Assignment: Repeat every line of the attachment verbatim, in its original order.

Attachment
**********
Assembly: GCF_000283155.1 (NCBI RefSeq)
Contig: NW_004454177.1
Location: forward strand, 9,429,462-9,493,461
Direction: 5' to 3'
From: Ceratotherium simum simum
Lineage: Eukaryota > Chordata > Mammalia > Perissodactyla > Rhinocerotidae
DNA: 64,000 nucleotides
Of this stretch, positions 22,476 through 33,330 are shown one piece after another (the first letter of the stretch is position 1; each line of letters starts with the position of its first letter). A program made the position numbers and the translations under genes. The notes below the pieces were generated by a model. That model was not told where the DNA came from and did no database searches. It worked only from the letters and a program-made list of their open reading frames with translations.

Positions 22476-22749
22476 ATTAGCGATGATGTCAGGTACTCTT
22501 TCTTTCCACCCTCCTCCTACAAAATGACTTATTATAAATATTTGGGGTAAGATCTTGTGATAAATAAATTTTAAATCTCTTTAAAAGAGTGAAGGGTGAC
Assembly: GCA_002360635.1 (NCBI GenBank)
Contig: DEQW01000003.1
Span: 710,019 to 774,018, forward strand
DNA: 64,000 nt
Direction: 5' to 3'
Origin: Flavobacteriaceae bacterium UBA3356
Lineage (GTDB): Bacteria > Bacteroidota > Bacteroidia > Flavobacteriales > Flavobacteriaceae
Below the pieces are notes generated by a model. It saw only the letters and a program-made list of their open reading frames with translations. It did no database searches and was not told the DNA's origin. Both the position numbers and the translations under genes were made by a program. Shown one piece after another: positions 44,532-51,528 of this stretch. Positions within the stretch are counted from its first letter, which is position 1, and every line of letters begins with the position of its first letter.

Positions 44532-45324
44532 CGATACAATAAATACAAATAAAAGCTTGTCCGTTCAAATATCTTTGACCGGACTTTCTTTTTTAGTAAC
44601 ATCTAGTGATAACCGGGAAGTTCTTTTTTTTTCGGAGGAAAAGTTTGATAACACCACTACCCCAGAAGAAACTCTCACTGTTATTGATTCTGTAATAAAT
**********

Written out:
Assembly: GCF_000283155.1 (NCBI RefSeq)
Contig: NW_004454177.1
Location: forward strand, 9,429,462-9,493,461
Direction: 5' to 3'
From: Ceratotherium simum simum
Lineage: Eukaryota > Chordata > Mammalia > Perissodactyla > Rhinocerotidae
DNA: 64,000 nucleotides
Of this stretch, positions 22,476 through 33,330 are shown one piece after another (the first letter of the stretch is position 1; each line of letters starts with the position of its first letter). A program made the position numbers and the translations under genes. The notes below the pieces were generated by a model. That model was not told where the DNA came from and did no database searches. It worked only from the letters and a program-made list of their open reading frames with translations.

Positions 22476-22749
22476 ATTAGCGATGATGTCAGGTACTCTT
22501 TCTTTCCACCCTCCTCCTACAAAATGACTTATTATAAATATTTGGGGTAAGATCTTGTGATAAATAAATTTTAAATCTCTTTAAAAGAGTGAAGGGTGAC
Assembly: GCA_002360635.1 (NCBI GenBank)
Contig: DEQW01000003.1
Span: 710,019 to 774,018, forward strand
DNA: 64,000 nt
Direction: 5' to 3'
Origin: Flavobacteriaceae bacterium UBA3356
Lineage (GTDB): Bacteria > Bacteroidota > Bacteroidia > Flavobacteriales > Flavobacteriaceae
Below the pieces are notes generated by a model. It saw only the letters and a program-made list of their open reading frames with translations. It did no database searches and was not told the DNA's origin. Both the position numbers and the translations under genes were made by a program. Shown one piece after another: positions 44,532-51,528 of this stretch. Positions within the stretch are counted from its first letter, which is position 1, and every line of letters begins with the position of its first letter.

Positions 44532-45324
44532 CGATACAATAAATACAAATAAAAGCTTGTCCGTTCAAATATCTTTGACCGGACTTTCTTTTTTAGTAAC
44601 ATCTAGTGATAACCGGGAAGTTCTTTTTTTTTCGGAGGAAAAGTTTGATAACACCACTACCCCAGAAGAAACTCTCACTGTTATTGATTCTGTAATAAAT